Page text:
Genealogy tools, pensions

War of 1812 Pension Records

If you love family tree research, then you know how exciting it is to find a new resource, especially for long, long, long-dead ancestors. It’s also amazing how many records now are available at the click of a mouse. It makes me worry for the survival of dusty archives, but that’s a topic for another day.

The other day, I checked out It’s a depository of military records. It’s going to have to pick up more data in order for me to spring for the subscription price. However, I enjoyed my free trial.

I discovered War of 1812 pension records on fold3. All I really knew about the War of 1812 was the Battle of New Orleans. It never occurred to me that some of my ancestors might have actually fought in it. I just assumed they were busy tending to their farming along the bayous in Louisiana.

From reading the pension files, it seems the federal government was a little skeptical that the Cajuns left their farms to fight in the Battle of New Orleans. I saw rejection after rejection of pension applications. However, there’s some really great information in there, and some good gossip about early day slimy lawyers.

Here’s the file card for Joseph Montet.


Joseph was born Joseph Philippe Montet in 1789. He and his wife, Marie Francoise Giroir, had eight children. I’m descended from Joseph Florentin Montet, their fourth child.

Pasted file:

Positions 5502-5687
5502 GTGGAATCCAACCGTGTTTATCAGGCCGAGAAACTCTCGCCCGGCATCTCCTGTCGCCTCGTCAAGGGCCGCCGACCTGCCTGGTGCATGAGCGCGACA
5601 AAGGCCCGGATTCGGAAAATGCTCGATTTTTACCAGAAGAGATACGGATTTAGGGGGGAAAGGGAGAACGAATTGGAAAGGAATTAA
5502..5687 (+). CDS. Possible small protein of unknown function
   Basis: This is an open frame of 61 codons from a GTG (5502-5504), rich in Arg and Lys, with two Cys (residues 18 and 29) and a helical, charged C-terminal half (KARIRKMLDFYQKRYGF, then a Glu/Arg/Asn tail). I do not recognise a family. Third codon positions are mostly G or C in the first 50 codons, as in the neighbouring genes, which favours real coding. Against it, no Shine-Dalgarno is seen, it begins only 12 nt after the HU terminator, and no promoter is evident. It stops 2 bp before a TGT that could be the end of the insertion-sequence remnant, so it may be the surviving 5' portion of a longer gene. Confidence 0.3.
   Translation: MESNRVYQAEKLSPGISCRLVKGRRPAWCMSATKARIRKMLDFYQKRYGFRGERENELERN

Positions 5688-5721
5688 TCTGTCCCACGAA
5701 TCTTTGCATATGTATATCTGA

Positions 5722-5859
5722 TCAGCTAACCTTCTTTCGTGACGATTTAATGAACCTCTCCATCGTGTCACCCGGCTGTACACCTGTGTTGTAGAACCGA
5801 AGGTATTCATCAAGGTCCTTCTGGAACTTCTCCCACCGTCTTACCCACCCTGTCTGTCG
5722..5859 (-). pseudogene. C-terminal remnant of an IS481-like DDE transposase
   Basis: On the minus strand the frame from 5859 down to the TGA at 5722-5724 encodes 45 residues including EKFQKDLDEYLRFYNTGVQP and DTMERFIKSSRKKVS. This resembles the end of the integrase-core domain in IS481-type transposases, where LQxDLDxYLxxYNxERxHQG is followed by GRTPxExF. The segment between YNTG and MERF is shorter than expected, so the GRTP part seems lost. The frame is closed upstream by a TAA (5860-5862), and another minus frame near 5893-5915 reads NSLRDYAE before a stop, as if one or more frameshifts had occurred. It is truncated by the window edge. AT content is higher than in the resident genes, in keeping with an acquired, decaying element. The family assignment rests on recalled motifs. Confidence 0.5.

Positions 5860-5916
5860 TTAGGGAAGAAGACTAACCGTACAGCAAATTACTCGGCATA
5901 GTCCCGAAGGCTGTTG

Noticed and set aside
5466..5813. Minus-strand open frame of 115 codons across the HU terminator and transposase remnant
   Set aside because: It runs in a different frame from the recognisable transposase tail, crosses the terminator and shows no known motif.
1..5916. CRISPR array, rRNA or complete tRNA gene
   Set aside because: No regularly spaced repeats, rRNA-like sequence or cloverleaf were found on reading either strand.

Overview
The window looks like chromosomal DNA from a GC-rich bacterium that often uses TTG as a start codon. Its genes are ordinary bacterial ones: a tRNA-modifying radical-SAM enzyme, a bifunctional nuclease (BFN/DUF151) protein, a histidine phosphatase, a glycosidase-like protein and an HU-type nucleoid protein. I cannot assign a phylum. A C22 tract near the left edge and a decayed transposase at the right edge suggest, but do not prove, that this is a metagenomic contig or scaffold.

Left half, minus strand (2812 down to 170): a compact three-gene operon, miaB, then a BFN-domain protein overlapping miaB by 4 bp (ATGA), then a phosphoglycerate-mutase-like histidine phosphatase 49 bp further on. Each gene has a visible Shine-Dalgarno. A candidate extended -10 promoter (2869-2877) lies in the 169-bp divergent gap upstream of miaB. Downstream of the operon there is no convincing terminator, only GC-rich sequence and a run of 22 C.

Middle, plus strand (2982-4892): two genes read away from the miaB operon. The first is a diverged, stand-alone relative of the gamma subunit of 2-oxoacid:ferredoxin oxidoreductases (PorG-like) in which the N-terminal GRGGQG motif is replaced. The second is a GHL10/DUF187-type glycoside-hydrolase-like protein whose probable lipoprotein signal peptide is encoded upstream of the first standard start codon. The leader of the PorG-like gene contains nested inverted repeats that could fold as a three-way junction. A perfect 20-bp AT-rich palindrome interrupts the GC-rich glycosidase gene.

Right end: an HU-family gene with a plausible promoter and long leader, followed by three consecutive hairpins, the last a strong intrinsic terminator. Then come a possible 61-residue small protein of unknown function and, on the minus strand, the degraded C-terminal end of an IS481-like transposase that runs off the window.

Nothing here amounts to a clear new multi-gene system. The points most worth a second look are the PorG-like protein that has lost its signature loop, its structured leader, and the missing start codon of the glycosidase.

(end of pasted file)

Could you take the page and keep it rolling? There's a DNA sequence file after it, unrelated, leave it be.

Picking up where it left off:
Joseph claimed to have served in Capt. Borel Aycock’s company. He said he signed up at Donaldsonville in 1814 and was discharged on March 1, 1815.  The records confirm this was true – although I read many records where no service could be confirmed.


The page above is the 1800s version of a fill-in-the-blank form. You can see where Joseph – or someone filling it out for him – filled in the blanks. Joseph later supplied an “x” for his mark on a signature so it’s doubtful this is his handwriting.


Joseph also made a claim for a land bounty, and here again, was something I didn’t know. If you served in the war, you could get acreage depending on when you enlisted. However, the land initially was in Arkansas, Illinois or Missouri. Later, though, bounty land warrants were awarded in a broader area.

Swearing that Joseph served in the war were Jean Baptiste Guillot and Simeon Landry.

I don’t know if Joseph Montet got his land. But it was fun to get another glimpse into his life.

Other pension files revealed death dates, marriage records and baptism records. Even better, fold3 is accessible from my laptop through the local library. UPDATE: It appears the library has discontinued access to fold3.